Thinking of Forming a Non-Profit? booklet (English and Spanish)
See the Center's Selected First Stop Links for additional resources
New Jersey - NonProfit Information Center
National Council of Nonprofits - How to Start a Nonprofit
Pro Bono Partnership: On-Demand Webinar - Legal Issues for New Nonpofits
NJ Division of Taxation - Starting a Nonprofit Organization in New Jersey: Questions and Answers
Forming a new organization can be an important and fulfilling means of meeting a public need. However, sustaining a successful non-profit is a challenging undertaking under the best of circumstances, and it may not always be necessary or appropriate to start a new group. Before deciding whether to proceed, you'll want to have a full understanding of what is required and the various alternatives to non-profit start-up that could accomplish your goals.
Not in New Jersey? If you are thinking of forming an organization outside New Jersey, you may want to contact one of the other state associations that is part of the National Council of Nonprofits network for more information on your state regulations.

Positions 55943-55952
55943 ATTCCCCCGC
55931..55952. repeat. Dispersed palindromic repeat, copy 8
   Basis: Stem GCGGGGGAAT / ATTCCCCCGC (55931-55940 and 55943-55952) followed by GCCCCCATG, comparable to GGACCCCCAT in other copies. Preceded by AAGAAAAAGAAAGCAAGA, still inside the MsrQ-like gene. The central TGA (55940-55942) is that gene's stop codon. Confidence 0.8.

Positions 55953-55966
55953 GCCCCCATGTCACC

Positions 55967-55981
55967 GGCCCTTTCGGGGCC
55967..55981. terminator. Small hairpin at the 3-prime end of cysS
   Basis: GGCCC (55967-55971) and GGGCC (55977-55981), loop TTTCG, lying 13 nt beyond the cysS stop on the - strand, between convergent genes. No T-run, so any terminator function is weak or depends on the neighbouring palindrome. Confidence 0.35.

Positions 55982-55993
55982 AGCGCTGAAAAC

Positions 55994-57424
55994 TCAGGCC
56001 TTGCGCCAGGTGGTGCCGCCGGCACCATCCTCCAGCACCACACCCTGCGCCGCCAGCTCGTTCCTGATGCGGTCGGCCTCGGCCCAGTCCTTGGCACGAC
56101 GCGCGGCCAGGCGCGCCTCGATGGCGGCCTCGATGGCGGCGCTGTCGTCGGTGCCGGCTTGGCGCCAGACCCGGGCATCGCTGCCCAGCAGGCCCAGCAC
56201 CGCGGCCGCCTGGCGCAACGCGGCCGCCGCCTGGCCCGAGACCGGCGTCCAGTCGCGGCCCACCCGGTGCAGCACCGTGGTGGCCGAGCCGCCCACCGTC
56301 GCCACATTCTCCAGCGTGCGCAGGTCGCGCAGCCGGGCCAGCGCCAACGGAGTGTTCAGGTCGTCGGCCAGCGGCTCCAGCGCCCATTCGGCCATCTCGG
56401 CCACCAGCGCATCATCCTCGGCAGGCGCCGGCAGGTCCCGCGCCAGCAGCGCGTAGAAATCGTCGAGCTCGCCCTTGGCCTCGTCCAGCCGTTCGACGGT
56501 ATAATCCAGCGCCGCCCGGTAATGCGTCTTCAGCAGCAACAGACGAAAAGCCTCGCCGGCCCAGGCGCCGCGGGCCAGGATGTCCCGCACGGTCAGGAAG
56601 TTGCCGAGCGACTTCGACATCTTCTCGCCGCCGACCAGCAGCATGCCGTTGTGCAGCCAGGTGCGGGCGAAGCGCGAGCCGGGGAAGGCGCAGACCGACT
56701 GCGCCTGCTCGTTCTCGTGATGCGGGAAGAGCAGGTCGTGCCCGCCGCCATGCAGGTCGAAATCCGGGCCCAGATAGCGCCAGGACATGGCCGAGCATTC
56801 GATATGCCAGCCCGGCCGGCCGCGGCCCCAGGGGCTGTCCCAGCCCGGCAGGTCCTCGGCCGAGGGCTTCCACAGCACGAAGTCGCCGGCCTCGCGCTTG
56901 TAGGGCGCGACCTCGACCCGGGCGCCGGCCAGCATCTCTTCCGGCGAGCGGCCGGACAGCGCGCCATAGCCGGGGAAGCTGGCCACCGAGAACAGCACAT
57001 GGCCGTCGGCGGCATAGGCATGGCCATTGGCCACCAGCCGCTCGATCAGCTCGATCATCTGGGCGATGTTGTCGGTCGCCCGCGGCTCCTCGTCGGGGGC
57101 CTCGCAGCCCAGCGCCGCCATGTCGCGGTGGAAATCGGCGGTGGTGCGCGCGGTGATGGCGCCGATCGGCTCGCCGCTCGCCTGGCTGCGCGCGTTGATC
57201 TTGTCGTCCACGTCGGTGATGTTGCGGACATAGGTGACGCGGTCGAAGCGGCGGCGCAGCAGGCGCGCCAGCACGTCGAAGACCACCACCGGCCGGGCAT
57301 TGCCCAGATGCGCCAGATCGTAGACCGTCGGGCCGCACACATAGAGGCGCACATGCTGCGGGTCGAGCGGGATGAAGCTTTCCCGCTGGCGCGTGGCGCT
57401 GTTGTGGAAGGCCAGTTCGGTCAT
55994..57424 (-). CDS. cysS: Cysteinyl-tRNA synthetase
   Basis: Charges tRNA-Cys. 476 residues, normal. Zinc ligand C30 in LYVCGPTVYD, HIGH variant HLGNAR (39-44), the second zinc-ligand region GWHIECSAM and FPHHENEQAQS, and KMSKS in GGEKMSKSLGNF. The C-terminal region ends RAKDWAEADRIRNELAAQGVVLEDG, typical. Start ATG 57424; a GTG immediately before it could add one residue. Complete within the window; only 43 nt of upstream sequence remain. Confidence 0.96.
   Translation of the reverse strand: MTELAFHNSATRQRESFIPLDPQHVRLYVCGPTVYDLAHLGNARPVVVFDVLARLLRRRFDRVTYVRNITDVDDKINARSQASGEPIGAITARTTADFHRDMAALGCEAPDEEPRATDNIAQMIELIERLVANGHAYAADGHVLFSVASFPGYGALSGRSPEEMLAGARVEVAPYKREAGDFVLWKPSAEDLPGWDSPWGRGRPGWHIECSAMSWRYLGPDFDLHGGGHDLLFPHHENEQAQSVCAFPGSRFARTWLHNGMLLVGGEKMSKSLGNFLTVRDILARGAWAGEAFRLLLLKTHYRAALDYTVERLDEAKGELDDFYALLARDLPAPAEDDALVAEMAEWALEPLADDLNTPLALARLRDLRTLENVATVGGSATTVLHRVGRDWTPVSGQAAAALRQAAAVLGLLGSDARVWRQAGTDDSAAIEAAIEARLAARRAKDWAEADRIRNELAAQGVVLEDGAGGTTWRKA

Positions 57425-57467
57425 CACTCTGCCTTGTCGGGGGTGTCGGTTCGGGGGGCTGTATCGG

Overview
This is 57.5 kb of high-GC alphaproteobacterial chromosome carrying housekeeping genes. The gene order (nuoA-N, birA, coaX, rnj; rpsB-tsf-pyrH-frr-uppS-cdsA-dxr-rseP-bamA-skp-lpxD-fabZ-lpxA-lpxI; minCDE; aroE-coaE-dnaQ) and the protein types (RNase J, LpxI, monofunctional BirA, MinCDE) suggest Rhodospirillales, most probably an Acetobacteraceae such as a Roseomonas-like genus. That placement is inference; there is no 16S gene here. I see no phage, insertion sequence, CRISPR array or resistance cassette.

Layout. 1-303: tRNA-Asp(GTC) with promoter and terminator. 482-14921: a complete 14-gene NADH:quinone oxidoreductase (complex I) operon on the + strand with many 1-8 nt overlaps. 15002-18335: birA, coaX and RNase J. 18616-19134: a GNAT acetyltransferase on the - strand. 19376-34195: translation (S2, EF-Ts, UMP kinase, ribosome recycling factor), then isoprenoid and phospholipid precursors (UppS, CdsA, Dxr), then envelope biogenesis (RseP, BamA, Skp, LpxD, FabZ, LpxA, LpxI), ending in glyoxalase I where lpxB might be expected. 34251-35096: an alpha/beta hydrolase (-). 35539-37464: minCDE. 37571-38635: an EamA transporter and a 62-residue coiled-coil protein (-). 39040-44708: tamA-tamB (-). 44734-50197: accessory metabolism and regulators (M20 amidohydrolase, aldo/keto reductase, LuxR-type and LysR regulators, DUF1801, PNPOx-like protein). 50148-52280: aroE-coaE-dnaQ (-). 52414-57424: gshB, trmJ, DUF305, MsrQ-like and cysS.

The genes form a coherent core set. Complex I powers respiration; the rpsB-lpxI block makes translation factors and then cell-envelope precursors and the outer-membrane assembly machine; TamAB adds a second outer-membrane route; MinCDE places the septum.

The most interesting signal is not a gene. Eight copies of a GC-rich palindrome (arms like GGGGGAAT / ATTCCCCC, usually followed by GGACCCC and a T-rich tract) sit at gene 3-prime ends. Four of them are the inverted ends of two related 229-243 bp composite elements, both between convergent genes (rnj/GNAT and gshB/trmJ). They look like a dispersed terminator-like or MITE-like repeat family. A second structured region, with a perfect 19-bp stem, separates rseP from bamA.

To incorporate your organization as a non-profit in New Jersey, you must file a Certificate of Incorporation with the NJ Department of the Treasury, Division of Revenue. You can expect to pay $115 for this, which includes the filing fee, expedited service (to speed up the turnaround time for filing your Certificate), and the return of a certified, stamped copy of your certificate for your files.
On the federal level, the IRS will want more information in your organizational documents than is required by the State of New Jersey for state-level non-profit status. Therefore, the State forms alone are not sufficient if you want to pursue federal tax-exemption from the IRS. You will also need to develop by-laws and have them adopted by your Board of Trustees. You will also need:
These and other IRS forms commonly used by exempt organizations are available online from the IRS Web site at www.irs.gov/app/picklist/list/formsPublications.html. The IRS site also provides important information about a wide variety of tax-exempt topics http://www.irs.gov/Charities-&-Non-Profits/Charitable-Organizations.
There are also a number of reporting requirements that must be adhered to after your organization is up and running.
For more information about some common State of New Jersey and IRS filings, also see: